Foxing with the News, Japan style. Guest blogger: Walter Hamilton

Aug 11, 2013


On Wednesday 7 August 2013, Japan’s Prime Minister Shinzo Abe acknowledged that the clean up of the devastated Fukushima nuclear power reactors was beyond the capacity of the operator Tokyo Electric Power Company (TEPCO). It followed the revelation that heavily contaminated groundwater is flowing into the Pacific Ocean at an estimated rate of 300 tonnes a day because of the failure of a perimeter barrier installed by TEPCO. By any measure this was a major news story. So where did it run in that night’s one hour, mid-evening news on the national broadcaster NHK? Buried 40 minutes down in the program as a brief RVO (reader voiceover). Had the story broken a year ago, during the tenure of the former government, I have no doubt it would have led the program – accompanied by complaints of incompetence. If there had been any doubt that Abe was receiving a dream run from Japan’s mainstream media, this episode laid it to rest.

For six months or more the government ignored calls for it to take over management of the nuclear crisis from a secretive and bumbling TEPCO. Abe did nothing, unwilling to infringe on the prerogatives of a private enterprise. The delay deserved to be marked down as a failure of leadership, and yet NHK’s story offered no such analysis. Nor did it contain the information – available on the New York Times and BBC websites – that taxpayers will pick up the estimated US$400 million dollar tab for a new containment strategy. Reportedly the plan envisages freezing the ground around the crippled reactors to a depth of 30 metres. Some commentators suggest the government has been reluctant to take over control for fear of being blamed should the unproven strategy fail to hold back the radioactive groundwater. (One assumes some of these details were aired in other NHK news broadcasts; my focus is on how this story was presented in its prestigious News Watch 9 program on the day in question.)

The uncritical coverage NHK and others are giving to decisions by the conservative Liberal Democratic Party government contrasts with the media’s hostile treatment of the former centre-left administration led by the Democratic Party of Japan. The nuclear issue is just one example. Another is the issue of the controversial deployment of Osprey tilt-rotor aircraft by the US Marines on Okinawa. When the deployment began in July last year Japanese media outlets, including NHK, suggested that public safety and national sovereignty were being sacrificed to the US-Japan alliance. Night after night, NHK television bulletins devoted extensive coverage to anti-government protests. In recent weeks the number of Ospreys deployed on Okinawa was doubled, while on Monday the crash of a helicopter from the Kadena Air Base further underlined the safety concerns of residents of the heavily militarized islands. And yet NHK’s coverage of both developments was subdued and matter-of-fact, particularly in comparison with its coverage of the same issue during the time of the Noda government.

Why the change in temper?

When the DPJ came to power in 2009 one of its first acts was to end the LDP’s preferred method of governing through background briefings to a coterie of captive journalists. This attack on the kisha club system – under which media outlets attach journalists to ministries in return for exclusive access to information – threatened the drip feed media organisations relied upon. Once-privileged journalists now had to take their chances in the open forum of televised news conferences. They hated it – and seemed bent on revenge. Some proved incapable of adjusting to the fact there had been a change of government and continued to treat the LDP as if it were the ruling party.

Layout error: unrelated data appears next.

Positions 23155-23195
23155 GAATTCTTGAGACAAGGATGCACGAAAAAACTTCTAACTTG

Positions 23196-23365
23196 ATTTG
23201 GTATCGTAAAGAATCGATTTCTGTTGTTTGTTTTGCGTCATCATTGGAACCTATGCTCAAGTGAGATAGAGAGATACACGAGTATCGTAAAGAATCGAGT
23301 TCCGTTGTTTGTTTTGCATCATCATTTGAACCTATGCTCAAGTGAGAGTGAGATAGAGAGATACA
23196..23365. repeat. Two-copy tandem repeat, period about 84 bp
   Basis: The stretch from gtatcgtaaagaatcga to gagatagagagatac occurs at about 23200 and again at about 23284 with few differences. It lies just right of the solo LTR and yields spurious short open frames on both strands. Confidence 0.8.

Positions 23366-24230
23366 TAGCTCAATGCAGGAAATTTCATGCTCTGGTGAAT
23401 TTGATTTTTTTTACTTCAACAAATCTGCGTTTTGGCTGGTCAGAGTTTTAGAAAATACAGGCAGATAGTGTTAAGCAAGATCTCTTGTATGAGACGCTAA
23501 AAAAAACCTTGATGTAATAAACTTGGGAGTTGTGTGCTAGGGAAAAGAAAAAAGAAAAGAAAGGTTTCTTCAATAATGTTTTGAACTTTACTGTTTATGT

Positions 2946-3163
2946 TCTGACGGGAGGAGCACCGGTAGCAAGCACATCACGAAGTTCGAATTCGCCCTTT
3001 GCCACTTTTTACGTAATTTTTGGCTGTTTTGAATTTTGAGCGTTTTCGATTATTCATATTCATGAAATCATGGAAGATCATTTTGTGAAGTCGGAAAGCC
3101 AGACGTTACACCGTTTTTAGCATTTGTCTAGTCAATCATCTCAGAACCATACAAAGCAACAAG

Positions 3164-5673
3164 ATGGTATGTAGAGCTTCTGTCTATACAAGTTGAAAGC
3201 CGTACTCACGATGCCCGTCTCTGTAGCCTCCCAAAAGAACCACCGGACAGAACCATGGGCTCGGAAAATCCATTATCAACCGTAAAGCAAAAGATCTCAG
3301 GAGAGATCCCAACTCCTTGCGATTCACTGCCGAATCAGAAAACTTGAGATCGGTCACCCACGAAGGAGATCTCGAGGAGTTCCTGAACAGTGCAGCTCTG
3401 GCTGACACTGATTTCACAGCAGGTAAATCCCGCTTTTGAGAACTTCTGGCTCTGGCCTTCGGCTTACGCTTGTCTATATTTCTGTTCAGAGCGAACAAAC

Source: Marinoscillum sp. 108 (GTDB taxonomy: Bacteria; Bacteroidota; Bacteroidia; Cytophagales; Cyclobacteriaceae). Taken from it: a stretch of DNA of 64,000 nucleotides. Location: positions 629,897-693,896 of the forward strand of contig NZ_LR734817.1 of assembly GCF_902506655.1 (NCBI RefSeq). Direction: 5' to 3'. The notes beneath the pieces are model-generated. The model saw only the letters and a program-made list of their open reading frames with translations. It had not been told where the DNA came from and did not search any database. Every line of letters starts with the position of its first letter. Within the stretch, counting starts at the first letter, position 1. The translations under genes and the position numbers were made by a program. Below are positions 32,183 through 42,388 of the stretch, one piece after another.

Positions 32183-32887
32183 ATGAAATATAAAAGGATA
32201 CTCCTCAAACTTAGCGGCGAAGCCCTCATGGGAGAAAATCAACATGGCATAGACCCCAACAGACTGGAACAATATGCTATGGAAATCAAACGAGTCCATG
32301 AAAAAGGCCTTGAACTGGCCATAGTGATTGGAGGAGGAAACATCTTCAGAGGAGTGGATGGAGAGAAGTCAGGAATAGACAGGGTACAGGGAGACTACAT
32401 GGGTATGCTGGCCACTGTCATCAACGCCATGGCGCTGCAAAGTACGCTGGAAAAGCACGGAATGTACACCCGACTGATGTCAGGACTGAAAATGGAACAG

As time went by, particularly after the earthquake and tsunami in Tohoku, simmering resentment built to a wave of criticism against Prime Minister Naoto Kan and his successor Yoshihiko Noda. While the DPJ government undoubtedly contributed to its loss of popular support, the media played a big hand in it. Conspicuous in this campaign was the mass circulation Yomiuri newspaper (one of the main backers of Abe’s plans for constitutional change). Journalists conveniently overlooked that the nuclear crisis was due, in large part, to a flawed safety and regulatory regime put in place by the LDP. The commercial television networks clamored to outdo each other in pillorying the government. During a March 2011 news conference by Prime Minister Kan, audiences of Fuji-TV’s broadcast heard background voices mocking the proceedings: ‘The nuclear story again, you’ve got to be kidding’, ‘Now I can start laughing’. (This insight into the mentality of some in the profession is no longer viewable on YouTube: Fuji-TV has had it removed ‘for copyright reasons’.)

Back at NHK, if Fukushima wasn’t the big story last Wednesday night, what was? A summer heat wave and the price of petrol led News Watch 9. The story immediately preceding the brief mention of Fukushima was a long item about the recovery of Japanese flags and other military paraphernalia taken from Pacific battlefields by American soldiers during the Second World War. Honoring the country’s war dead and comforting bereaved families are worthy causes, but they hardly rank above a current and out-of-control nuclear accident.

Walter Hamilton reported from Japan for the ABC for 11 years. 

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